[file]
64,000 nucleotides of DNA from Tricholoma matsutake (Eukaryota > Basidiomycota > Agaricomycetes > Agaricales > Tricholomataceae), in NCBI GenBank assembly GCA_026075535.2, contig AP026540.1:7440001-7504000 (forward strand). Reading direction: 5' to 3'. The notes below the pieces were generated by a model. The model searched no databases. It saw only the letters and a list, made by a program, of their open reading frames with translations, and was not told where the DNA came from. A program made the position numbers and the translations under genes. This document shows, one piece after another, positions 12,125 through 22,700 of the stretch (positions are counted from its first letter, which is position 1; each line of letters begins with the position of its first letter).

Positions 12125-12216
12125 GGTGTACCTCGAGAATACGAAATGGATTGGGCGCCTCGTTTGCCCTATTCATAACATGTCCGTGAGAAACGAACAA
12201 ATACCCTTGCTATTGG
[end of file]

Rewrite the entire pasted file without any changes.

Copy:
64,000 nucleotides of DNA from Tricholoma matsutake (Eukaryota > Basidiomycota > Agaricomycetes > Agaricales > Tricholomataceae), in NCBI GenBank assembly GCA_026075535.2, contig AP026540.1:7440001-7504000 (forward strand). Reading direction: 5' to 3'. The notes below the pieces were generated by a model. The model searched no databases. It saw only the letters and a list, made by a program, of their open reading frames with translations, and was not told where the DNA came from. A program made the position numbers and the translations under genes. This document shows, one piece after another, positions 12,125 through 22,700 of the stretch (positions are counted from its first letter, which is position 1; each line of letters begins with the position of its first letter).

Positions 12125-12216
12125 GGTGTACCTCGAGAATACGAAATGGATTGGGCGCCTCGTTTGCCCTATTCATAACATGTCCGTGAGAAACGAACAA
12201 ATACCCTTGCTATTGG